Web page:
By Lee U-Wen
Long before "productivity" became a buzzword, one well-known local company was already busy thinking out of the box - or in its case, the letterbox - on how best to boost its operational efficiency.
And the man who has been at the heart of Singapore Post's ongoing productivity drive is its executive vice-president (mail) Woo Keng Leong, who has perhaps seen and done it all in his 32 years with the company.
"The environment is always changing due to things like technology, so we want to redesign jobs to not only meet these changing needs but also to improve the productivity of our staff and pass these gains on to them," he said in a recent interview with BT.
He cited the example of the constant surge in the number of e-commerce packages being mailed out each year. In 2009, SingPost handled 2.4 million items a month on average.
Two years later, that figure rose 55 per cent to 3.7 million items.
Last November, SingPost spent $5 million on a new machine to automate the sorting process for packages, allowing the company to sort some 10,000 items an hour.
Previously, the work was done manually - and somewhat painstakingly - by a group of 20 workers who could each sort only about 700 items an hour.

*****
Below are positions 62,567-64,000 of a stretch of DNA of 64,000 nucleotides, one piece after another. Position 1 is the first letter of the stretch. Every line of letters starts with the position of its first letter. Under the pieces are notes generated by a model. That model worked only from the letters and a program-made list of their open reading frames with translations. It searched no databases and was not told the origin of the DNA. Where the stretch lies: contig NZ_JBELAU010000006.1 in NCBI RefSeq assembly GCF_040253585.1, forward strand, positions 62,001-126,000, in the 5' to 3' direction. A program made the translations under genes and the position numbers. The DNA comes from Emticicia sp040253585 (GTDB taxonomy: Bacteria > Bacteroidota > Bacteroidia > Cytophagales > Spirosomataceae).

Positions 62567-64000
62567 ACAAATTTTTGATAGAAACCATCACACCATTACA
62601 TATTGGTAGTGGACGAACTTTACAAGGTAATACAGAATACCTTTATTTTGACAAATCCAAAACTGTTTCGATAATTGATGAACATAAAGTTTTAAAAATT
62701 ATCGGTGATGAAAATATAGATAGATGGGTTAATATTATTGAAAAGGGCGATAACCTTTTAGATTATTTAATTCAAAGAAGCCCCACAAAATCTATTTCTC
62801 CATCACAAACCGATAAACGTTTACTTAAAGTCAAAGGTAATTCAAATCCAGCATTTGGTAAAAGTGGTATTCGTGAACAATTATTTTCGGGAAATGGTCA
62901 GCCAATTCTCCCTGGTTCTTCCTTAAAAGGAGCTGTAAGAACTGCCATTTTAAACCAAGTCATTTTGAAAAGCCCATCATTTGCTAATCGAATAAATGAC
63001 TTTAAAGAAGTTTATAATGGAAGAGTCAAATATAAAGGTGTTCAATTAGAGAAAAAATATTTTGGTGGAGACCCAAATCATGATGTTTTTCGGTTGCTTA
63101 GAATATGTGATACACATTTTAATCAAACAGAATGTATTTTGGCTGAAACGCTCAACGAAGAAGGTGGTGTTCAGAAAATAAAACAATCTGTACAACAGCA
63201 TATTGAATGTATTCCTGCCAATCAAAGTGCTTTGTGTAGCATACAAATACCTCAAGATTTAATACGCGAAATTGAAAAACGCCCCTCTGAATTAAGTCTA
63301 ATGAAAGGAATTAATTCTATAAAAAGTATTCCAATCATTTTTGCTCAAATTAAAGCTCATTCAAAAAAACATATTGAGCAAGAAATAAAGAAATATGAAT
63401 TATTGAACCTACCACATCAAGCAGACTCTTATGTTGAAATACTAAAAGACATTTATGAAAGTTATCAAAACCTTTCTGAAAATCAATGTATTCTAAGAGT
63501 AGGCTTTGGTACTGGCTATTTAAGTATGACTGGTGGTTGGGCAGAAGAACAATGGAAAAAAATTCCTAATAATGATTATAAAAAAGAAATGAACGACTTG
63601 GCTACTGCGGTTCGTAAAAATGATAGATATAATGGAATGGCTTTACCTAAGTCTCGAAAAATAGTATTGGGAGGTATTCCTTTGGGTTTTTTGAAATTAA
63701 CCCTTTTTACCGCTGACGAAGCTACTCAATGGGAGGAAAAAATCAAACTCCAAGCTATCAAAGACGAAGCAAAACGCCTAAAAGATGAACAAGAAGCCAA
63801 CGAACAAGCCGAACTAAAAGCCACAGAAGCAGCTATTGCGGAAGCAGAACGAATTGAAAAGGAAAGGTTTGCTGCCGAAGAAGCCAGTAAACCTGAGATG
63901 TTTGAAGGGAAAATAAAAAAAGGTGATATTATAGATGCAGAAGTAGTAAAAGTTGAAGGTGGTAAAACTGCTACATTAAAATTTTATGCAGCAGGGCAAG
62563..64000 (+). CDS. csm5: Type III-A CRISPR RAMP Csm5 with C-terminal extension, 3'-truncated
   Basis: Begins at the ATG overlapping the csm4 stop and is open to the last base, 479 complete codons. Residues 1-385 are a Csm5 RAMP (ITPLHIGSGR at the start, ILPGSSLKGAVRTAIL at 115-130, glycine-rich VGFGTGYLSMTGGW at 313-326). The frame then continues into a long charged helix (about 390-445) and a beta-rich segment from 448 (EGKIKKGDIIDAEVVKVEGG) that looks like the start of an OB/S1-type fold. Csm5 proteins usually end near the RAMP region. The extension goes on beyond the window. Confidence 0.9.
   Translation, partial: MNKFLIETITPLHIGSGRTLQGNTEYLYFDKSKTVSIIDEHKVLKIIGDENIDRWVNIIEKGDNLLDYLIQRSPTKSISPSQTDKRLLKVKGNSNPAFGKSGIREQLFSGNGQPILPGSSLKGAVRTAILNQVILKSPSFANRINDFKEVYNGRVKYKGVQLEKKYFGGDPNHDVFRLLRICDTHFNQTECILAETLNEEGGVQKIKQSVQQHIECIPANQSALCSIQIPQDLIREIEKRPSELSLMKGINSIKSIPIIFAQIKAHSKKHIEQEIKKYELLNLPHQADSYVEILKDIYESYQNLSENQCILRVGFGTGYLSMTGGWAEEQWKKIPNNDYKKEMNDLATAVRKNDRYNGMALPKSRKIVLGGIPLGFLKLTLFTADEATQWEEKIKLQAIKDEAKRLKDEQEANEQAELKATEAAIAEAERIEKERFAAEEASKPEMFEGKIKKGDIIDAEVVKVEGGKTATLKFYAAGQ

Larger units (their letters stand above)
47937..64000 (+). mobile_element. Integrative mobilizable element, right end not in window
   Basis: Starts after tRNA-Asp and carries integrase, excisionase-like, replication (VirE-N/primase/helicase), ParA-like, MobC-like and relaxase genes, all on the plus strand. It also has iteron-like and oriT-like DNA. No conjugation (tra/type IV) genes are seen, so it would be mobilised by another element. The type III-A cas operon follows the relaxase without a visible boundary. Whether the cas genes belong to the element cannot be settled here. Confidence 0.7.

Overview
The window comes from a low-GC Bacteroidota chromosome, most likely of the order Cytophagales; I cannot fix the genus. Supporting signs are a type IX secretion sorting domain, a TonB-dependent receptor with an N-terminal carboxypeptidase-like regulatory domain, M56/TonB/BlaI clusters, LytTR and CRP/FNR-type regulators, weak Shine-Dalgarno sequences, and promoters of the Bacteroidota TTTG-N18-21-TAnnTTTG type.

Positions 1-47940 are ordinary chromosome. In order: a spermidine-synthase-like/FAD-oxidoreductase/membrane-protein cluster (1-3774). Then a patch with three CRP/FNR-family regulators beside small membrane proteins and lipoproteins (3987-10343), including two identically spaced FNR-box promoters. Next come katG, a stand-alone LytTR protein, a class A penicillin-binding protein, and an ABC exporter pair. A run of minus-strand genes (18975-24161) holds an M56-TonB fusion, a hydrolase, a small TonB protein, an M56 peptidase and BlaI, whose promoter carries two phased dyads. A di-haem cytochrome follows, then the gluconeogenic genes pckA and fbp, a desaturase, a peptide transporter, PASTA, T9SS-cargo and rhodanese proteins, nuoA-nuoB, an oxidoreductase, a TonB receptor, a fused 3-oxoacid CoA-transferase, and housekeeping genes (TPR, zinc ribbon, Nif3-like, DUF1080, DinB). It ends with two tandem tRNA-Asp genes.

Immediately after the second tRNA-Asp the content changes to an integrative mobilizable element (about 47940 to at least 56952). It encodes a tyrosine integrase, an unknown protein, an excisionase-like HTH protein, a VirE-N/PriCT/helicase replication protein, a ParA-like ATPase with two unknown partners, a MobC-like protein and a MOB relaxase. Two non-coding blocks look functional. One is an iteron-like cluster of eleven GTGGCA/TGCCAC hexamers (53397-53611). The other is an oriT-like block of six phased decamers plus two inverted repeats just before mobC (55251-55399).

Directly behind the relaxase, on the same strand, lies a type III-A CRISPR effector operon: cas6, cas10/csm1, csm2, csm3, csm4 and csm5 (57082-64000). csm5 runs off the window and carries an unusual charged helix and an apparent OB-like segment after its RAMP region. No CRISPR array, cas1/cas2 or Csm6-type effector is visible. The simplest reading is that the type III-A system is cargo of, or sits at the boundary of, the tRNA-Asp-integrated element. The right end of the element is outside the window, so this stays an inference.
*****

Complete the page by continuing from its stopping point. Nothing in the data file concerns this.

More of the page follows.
With the multi-purpose sorting machine in place, SingPost has been able to redeploy most of these workers to other departments where additional manpower is needed.
"It's a quantum productivity leap for us and helped us reduce our error rates, especially where the reading of addresses is concerned," said Mr Woo.
Another major initiative has been the gradual rollout of SingPost's new three-wheeler bikes.
Not only are they safer and sturdier compared to the regular and smaller scooters, their storage boxes allow postmen to carry more bulky items in a single trip, said Mr Woo.
Fifty of these three- wheelers are already on the roads, and the plan is to eventually have as many as 300 of them on the roads as the older scooters are replaced.
"A postman used to take an entire day's mail load in one trip with the scooter, but with more bulky items due to online shopping and e-trading, we found that they had to make multiple trips and this was quite unproductive," said Mr Woo.
Giving the thumbs-up to the three-wheelers was inspector of post Rahmad Chik, who told BT that the vehicle is much easier to manoeuvre and handle.
Making fewer trips each day also means that his team of postmen can go home earlier, thereby saving the company from dishing out overtime pay.
SingPost employs some 500 full-time postmen, along with a similar number of contract neighbourhood postmen comprising people such as housewives.
Mr Woo admitted that the job of a postman is not a glamorous one, given the long hours and the fact that mail has to be delivered rain or shine, but he said steps are being taken to spruce up its image by re-skilling the workers and giving extra monetary incentives.
With postmen taking home about $1,200 a month, those who perform well as a team can receive up to $300 more.
"It's my mission to make the job more attractive to locals so that we don't rely on too many foreigners. Because of the job nature, it's difficult to get younger locals on board so we have had to recruit people from Malaysia and China," he said.
"We have to continue investing for the sake of productivity and future growth," he added.
This article was first published in The Business Times.